In the first election, in 1880, Rarsa won without opposition and the Conservative Party won a narrow margin in Congress over the LRP.  But in 1884 Rarsa retired.  His hand-picked successor, Luken Sebastar, a man outside the parties, won overwhelmingly in the electoral college.  There was now largely a two party system in Bergonia's history, with the LRP and the Conservatives (the "Silk Ties").  From 1880 to 1920 the Conservatives and Liberals, with similar policies to allow the capitalists a free hand at industrialization, gamely competed in elections. 

1879-1908--  Resurgence of the Left under the Third Commonwealth

In 1879 Rarsa allowed for the adoption of a liberal constitution, which founded the Third Commonwealth, and lifted a lot of the oppressive features of his dictatorship.  He remained president until 1885, after which his successors allowed much more generous freedom of speech and organization.  Thereafter leftists appeared in the open air and made themselves known.  

By 1885 socialist parties and anarchist groups had formed in all the big cities, aligned roughly according to whether each favored European socialism or native concepts.  There were literally hundreds of groups, calling themselves "clubs," the precursor to the local political clubs that proliferate today.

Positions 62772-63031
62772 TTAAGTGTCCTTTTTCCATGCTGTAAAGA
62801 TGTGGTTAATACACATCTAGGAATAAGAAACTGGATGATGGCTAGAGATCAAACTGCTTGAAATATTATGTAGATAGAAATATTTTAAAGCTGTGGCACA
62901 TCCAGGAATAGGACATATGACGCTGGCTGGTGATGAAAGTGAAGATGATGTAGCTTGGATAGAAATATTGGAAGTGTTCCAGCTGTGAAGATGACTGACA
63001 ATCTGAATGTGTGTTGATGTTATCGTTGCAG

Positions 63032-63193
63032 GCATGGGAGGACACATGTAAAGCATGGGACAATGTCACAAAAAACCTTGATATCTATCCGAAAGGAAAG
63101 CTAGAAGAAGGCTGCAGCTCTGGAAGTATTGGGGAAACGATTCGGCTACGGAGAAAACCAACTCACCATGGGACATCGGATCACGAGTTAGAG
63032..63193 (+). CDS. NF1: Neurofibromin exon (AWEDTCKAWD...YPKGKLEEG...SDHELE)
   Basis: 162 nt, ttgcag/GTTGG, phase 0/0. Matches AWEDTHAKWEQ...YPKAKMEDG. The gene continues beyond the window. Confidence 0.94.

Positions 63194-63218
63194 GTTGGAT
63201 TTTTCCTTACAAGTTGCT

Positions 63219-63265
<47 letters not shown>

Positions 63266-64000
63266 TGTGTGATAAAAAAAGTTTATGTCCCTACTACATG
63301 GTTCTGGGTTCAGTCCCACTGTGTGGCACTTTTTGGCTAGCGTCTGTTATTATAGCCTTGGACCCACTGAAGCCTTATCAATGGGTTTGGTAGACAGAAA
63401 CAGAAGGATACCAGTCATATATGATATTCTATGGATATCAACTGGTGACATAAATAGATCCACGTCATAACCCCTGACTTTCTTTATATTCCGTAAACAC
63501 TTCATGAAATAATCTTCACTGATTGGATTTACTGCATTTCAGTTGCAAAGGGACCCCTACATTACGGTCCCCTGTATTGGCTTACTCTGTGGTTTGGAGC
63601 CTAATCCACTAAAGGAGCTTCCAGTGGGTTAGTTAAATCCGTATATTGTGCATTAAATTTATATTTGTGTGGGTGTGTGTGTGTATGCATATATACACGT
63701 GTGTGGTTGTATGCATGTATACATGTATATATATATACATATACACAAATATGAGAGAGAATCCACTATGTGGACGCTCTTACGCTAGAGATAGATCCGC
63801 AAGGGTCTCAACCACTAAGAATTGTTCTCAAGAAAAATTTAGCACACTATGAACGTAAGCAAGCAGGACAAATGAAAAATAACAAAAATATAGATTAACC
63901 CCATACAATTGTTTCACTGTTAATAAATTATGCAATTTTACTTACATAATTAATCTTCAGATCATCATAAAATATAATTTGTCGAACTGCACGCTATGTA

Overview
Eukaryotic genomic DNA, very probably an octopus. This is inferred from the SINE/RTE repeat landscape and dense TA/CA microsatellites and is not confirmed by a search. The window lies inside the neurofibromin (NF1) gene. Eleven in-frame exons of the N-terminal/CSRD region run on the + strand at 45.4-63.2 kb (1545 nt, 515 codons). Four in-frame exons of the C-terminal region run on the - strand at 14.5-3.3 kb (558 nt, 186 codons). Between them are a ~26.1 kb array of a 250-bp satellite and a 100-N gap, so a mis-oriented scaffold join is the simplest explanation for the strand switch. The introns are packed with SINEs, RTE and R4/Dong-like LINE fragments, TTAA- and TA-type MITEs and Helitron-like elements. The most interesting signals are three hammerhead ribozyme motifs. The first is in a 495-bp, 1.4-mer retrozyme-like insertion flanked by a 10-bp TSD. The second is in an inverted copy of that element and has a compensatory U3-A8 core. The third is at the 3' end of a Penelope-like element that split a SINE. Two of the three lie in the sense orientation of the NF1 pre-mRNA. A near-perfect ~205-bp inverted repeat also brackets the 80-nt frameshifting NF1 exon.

Countries like Russia, France and Britain had one or two major cities where growth of radical or revolutionary movements could occur in a concentrated, usually centralized fashion.  Ceiolai was Bergonia's great capital, but Bergonia was a country of many big cities and many regions.  It was an environment most conducive to heterogeneity, and there was no lack of influences, both European and from pre-columbian atrei.   

The biggest party was the Social Revolutionary Party, strong all over the country, drawing from all demographics.  It had ties with the German Social Democrats and the Labor Party in the UK.  Like those European parties, it held to the belief that the revolution could come through politics, and ran candidates for office.  They saw government as the revolutionary instrumentality, either by government's law-making authority or government's monopoly on force.  Yet they envisioned socialist ownership of the means of production in terms of worker associations.

The Feral Cats reemerged from hiding and formed a new vehicle, a party named Parti Reslic Bor (Min.), meaning (approximately) "Social Equality Party."  The acronym, PRB, matched the consonants of "preba," the big mountain cat of Bergonia.